Why You Can’t Get A Coronavirus Vaccine
Reprinted with permission from DCReport
If you're one of the many millions of Americans who can't get a COVID-19 vaccine, know that Donald Trump never had a vaccination distribution plan for the country.
Though COVID-19 raged throughout Trump's last year in office, he did nothing to prepare for vaccine distribution. Consider that lost time, less lives saved.
Our DCReport co-founder, David Cay Johnston, predicted this three years before the pandemic. "If a virus were to hopscotch around the planet on jetliners and create a pandemic like the one that killed his grandfather in 1918, Trump would not know what to do," Johnston wrote.
Trump's criminal ineptitude and apathy crushed the vaccination effort before it could get off the ground, presenting President Joe Biden's administration with a monumental disaster.
"The vaccine program was in worse shape than we anticipated," Biden said this week. Two days earlier, his chief of staff, Ron Klain, said Trump left no vaccine distribution plan. Trump repeatedly said the Pentagon would distribute vaccines, but there was no plan, nor effort, to do it.
"The process to distribute the vaccine, particularly outside of nursing homes and hospitals, to the community, did not really exist when we came into the White House," Klain said on NBC's Meet the Press.
Biden's team hit the ground sprinting, trying to sets up vaccination centers in stadiums and gymnasiums and deploy thousands of clinical staff from military medical personnel and federal agencies to administer the shots.
600 Million Doses
Among the executive orders signed in Biden's first days of his presidency were some addressing vaccine distribution. Biden urged patience as he shared his plan to purchase additional vaccine doses from Pfizer and Moderna. Delivery is expected by summer, bringing the total purchased doses to 600 million.
"This is a wartime undertaking," Biden said. The characterization is "not hyperbole," he added.
Vaccinating a country of almost 330 million people takes careful planning and execution. And that goes way beyond just trying to secure enough of the vaccine – which Trump and his team royally screwed up when they rejected last fall Pfizer's offer of millions of additional doses.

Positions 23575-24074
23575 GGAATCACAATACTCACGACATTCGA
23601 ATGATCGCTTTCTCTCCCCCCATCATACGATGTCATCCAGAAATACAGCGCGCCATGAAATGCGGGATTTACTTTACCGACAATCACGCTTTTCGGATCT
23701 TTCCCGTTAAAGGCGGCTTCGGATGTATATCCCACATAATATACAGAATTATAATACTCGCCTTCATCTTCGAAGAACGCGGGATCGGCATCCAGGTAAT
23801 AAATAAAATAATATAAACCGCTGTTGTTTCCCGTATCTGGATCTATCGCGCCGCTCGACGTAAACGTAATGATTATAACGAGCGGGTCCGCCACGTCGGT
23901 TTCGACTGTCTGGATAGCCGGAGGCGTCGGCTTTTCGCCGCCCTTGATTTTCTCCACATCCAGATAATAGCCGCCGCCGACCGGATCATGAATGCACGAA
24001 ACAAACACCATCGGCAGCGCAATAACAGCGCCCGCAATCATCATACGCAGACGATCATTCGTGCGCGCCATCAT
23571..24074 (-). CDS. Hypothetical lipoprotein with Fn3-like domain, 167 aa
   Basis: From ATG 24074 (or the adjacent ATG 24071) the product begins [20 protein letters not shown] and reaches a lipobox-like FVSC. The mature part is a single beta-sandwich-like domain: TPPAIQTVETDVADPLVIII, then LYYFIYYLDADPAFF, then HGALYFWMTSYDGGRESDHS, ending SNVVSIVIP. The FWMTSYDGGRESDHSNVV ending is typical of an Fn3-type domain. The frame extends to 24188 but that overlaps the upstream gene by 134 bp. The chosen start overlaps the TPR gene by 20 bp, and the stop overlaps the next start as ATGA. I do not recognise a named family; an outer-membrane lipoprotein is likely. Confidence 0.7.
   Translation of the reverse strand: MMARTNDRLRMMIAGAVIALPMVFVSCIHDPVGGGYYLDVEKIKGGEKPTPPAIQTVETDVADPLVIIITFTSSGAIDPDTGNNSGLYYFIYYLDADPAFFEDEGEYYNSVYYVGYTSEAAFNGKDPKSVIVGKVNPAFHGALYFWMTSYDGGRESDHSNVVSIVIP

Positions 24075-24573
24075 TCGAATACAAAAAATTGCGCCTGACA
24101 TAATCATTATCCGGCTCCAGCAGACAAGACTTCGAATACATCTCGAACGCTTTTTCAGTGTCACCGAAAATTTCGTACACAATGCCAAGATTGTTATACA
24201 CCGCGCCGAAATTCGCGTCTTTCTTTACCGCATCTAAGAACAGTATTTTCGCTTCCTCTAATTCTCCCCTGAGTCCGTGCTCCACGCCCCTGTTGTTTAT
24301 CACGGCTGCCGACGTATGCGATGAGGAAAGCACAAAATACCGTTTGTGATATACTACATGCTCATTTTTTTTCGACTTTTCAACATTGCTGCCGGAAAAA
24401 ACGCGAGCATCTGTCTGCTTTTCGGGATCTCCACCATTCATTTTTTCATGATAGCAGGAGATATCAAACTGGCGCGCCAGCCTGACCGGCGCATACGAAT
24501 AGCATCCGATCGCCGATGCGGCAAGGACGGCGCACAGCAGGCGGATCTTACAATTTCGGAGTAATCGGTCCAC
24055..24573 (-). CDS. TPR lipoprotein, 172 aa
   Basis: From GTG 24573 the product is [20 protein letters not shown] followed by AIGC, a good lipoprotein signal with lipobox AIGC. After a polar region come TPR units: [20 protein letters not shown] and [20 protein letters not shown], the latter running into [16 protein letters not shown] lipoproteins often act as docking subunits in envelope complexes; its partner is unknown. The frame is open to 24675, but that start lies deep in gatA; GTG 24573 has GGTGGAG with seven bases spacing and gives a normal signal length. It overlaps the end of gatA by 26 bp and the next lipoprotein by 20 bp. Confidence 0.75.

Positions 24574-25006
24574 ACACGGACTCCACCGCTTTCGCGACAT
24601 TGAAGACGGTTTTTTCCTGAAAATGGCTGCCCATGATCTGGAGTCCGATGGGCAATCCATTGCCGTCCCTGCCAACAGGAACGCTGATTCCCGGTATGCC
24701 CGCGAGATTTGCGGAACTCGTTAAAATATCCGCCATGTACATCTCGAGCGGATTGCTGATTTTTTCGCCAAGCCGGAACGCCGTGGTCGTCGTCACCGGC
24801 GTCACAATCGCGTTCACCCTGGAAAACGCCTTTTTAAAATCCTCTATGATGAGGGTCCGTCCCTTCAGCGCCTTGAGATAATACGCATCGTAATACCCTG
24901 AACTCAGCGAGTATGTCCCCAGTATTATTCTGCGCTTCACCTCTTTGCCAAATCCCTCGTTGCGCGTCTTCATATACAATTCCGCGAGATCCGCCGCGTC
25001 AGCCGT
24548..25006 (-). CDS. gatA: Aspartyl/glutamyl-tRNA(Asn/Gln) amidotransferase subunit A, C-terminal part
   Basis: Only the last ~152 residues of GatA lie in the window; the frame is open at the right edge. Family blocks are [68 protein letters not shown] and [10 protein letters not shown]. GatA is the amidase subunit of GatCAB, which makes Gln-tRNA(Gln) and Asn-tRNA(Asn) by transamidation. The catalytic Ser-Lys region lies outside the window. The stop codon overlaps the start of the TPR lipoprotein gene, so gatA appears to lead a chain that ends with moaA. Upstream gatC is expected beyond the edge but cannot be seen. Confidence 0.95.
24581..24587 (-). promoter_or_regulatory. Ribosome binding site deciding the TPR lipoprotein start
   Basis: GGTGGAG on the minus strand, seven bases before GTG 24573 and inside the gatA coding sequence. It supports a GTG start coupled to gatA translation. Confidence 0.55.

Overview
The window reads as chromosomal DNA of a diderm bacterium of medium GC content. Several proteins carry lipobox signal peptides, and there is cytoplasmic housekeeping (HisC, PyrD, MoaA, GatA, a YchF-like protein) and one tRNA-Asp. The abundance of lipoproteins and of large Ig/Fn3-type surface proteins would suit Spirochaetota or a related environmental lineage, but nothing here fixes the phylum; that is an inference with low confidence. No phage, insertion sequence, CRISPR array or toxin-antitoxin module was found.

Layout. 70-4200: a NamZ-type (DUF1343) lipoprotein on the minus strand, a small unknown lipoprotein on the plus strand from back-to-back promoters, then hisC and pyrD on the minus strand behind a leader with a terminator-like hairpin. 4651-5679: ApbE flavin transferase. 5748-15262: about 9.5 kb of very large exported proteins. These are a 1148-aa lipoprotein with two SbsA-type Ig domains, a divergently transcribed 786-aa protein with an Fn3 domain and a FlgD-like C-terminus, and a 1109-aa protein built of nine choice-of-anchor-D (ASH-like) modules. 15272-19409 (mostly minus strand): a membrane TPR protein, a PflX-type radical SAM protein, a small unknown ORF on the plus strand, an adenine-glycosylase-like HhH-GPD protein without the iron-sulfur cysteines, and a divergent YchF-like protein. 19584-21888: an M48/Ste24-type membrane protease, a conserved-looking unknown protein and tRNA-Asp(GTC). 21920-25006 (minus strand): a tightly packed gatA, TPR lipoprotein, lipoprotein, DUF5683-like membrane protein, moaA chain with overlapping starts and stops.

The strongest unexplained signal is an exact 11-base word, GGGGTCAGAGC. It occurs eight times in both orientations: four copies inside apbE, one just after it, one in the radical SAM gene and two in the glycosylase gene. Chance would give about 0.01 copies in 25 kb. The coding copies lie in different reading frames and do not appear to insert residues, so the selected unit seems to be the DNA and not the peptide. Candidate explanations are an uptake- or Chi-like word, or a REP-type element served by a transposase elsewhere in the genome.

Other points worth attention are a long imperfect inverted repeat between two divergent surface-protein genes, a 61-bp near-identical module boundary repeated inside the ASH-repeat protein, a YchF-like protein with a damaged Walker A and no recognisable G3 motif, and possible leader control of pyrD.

In addition to the actual medication, there must be a plan in place for securing all the additional supplies necessary to administer the vaccine, from syringes and needles to alcohol swabs.
There also must be a plan to ensure that the vaccine gets administered by trained healthcare personnel, which means providing training for additional personnel for an effort of this scale.
On top of that, there must be meticulous records on the city, state and federal levels noting who got which vaccine and when to ensure people receive the two shots currently required.
In Phoenix, some residents who volunteered at inoculation sites and were given the first vaccination shot couldn't secure appointments for the second dose because no records were kept. AfterThe Arizona Republic broke that story the state fixed the problem.
But confusion, fear and pandemonium rage from coast to coast as hoarding and uneven distribution leave states unprepared to vaccinate the public. A Wild West mentality has taken hold.
Teenagers, Shots, And Selfies
Case in point: Philadelphia let college students with little to no healthcare background distribute vaccines. The city tapped a start-up, Philly Fighting COVID, run by self-described "college kids," to set up the first and largest mass COVID-19 vaccination site in the city.
The results were shambolic, with senior citizens left in tears as appointments were not honored. Unsupervised teenagers instead vaccinated each other and took selfies, according to The Washington Post and The Philadelphia Inquirer.
Prosecutors are chasing down claims that the 22-year-old CEO pocketed vials of vaccine. Meanwhile, Philadelphia cut ties with Philly Fighting COVID.
On the left coast, things aren't much better. California's slow and disorganized distribution efforts led the government to outsource statewide vaccination distribution to private insurer Blue Shield of California, according to The Los Angeles Times.
Blue Shield spent more than $1 million on Gov. Gavin Newsom's 2018 election and nearly $1.3 million in recent state lobbying efforts.
Kaiser Permanente, a health maintenance organization that provides services for more than 9 million Californians, will run a separate program for its members while assisting the state effort.
And in a recent virtual panel, members of the American Medical Association discussed the disappointingly slow efforts at the state level to administer vaccines.
Because Trump did nothing, COVID-19 has killed 430,000 people in the United States in less than a year—more Americans killed in four years of World War II combat. That's Trump's legacy.